HARARE - With Zimbabwe’s economy continuing to implode amidst rising poverty levels, heightened job redundancies and crippling power cuts, Zanu PF insiders say President Robert Mugabe is caught “between a rock and a hard place” as he battles to control the deadly infighting within his party and reaches out to the West for fiscal support.
But one of the well-placed sources who spoke to the Daily News yesterday said the frail nonagenarian and his close lieutenants were like “rabbits confused by light” as they cluelessly pressed “the wrong buttons” in the desperate hope of stumbling upon an economic turnaround.
“They are like rabbits caught in the lights of a speeding oncoming truck and are furiously pressing all the wrong buttons, hoping for an economic miracle.
“I really feel for reformists like (Finance minister Patrick) Chinamasa who realise that Zimbabwe’s political leadership needs to swallow its pride and work with the West to save the country, even as we talk rubbish about looking East, as there is nothing there in the East for us.
“But then there are hardliners like (War Veterans minister Christopher) Mutsvangwa who think money grows on trees and are resisting engagement with the West, the IMF (International Monetary Fund) and the World Bank, incredulously believing that this is akin to selling out to the West, as if the East is helping us,” the senior Zanu PF official said.
Speaking at a recent IMF breakfast round-table discussion in Harare, Mutsvangwa said he did not understand the logic behind the Bretton Woods institution’s “sudden interest” in Zimbabwe.
“You come here and make us believe that you are interested in helping us make things better. If that is the case, why have you not put in a word with your masters. We need capital not discussions. Do something about our debt situation then we will start taking you seriously,” he thundered.
Mutsvangwa also dismissed Chinamasa’s efforts to engage the West, describing the rapprochement as nothing else but “regime change wrapped as a present”.
But a senior government official told the Daily News that although Mutsvangwa had insisted on being part of the delegation that is being led by Chinamasa and that is currently in Europe, he had been stopped from accompanying the delegation by “someone at the top” — hinting that either Mugabe or Vice President Emmerson Mnangagwa had hauled him in over the coals.
In the meantime, analysts say the inconsistencies in government over economic issues were a reflection of its brutal wars as the ruling party’s myriad factions battle to succeed Mugabe.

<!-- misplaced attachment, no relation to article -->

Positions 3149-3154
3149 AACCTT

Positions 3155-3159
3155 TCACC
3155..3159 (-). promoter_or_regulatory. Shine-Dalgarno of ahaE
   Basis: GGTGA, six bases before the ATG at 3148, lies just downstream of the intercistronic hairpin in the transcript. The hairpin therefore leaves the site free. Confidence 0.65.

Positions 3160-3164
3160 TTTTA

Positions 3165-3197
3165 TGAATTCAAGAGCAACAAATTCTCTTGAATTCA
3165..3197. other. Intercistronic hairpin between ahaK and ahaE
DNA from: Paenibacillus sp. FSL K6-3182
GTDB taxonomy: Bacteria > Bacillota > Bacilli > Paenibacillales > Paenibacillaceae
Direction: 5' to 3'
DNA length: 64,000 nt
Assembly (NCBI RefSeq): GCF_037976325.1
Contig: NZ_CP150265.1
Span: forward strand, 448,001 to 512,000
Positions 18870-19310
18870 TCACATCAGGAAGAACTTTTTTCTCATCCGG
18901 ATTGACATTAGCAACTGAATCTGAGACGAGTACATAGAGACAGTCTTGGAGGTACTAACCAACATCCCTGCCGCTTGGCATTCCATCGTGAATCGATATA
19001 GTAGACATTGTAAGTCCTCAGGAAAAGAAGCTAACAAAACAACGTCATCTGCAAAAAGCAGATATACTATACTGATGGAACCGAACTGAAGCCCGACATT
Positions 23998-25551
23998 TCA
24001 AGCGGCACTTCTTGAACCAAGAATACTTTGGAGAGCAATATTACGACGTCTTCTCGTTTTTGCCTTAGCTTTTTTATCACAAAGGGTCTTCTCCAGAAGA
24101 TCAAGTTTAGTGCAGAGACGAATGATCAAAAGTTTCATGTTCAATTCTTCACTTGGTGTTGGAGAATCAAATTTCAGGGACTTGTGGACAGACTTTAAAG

Academic Ibbo Mandaza said the conflicting views were sending mixed and confusing messages not only to potential investors, but also to ordinary citizens, to the detriment of the country and the economy.
“Chinamasa, however, seems to have had an upper hand and Mutsvangwa, and the people he is representing on the left, are being dismissed as less important. This is a reflection of how the party is fractured. The party is splintered and there is lack of unity in the whole movement,” he said.
University of Zimbabwe political science professor Eldred Masunungure also said as gung-ho as Mutsvangwa was, he was now “a not-so-significant factor to be considered”.
“The financiers are aware of the ideological differences, and I don’t think they will pay too much attention to Mutsvangwa because he is not a central player in the issue. The person they are concerned with is the minister of Finance. The key thing is, does the Finance minister have the support of the president?”
“However, all this is a clear reflection of the on-going factional fights. We are likely to see an escalation of the fights and contradictions if the succession issue is not resolved soon,” Masunungure said.
In the meantime, the African Development Bank (AfDB) recently announced its willingness to support the Zimbabwean government to clear its $601 million arrears with the continental lender.
However, an executive director with the AfDB, Sibry Tapsoba, said such support was still awaiting the bank board’s approval.
“The total amount of Zimbabwe’s arrears to the African Development Bank is $601 million. The resources that we are putting aside will clear the African Development Bank arrears only,” Tapsoba said.
On the hand, Chinamasa is on record saying Zimbabwe was poised to take the “painful road” and repay everyone it owed money before accepting fresh funding from international capital markets.
“We are indebted to everyone we have done business with ... of course, no one will want to avail funds to us with such a status so we are not going to accept anything until arrears are settled,” he said, adding that the country’s debt repayment arrears stood at $1,8 billion.
The finance minister also said multilateral institutions were, however, welcome to inject capital into the private sector, as clusters such as manufacturing and banking were in “dire need of new capital”.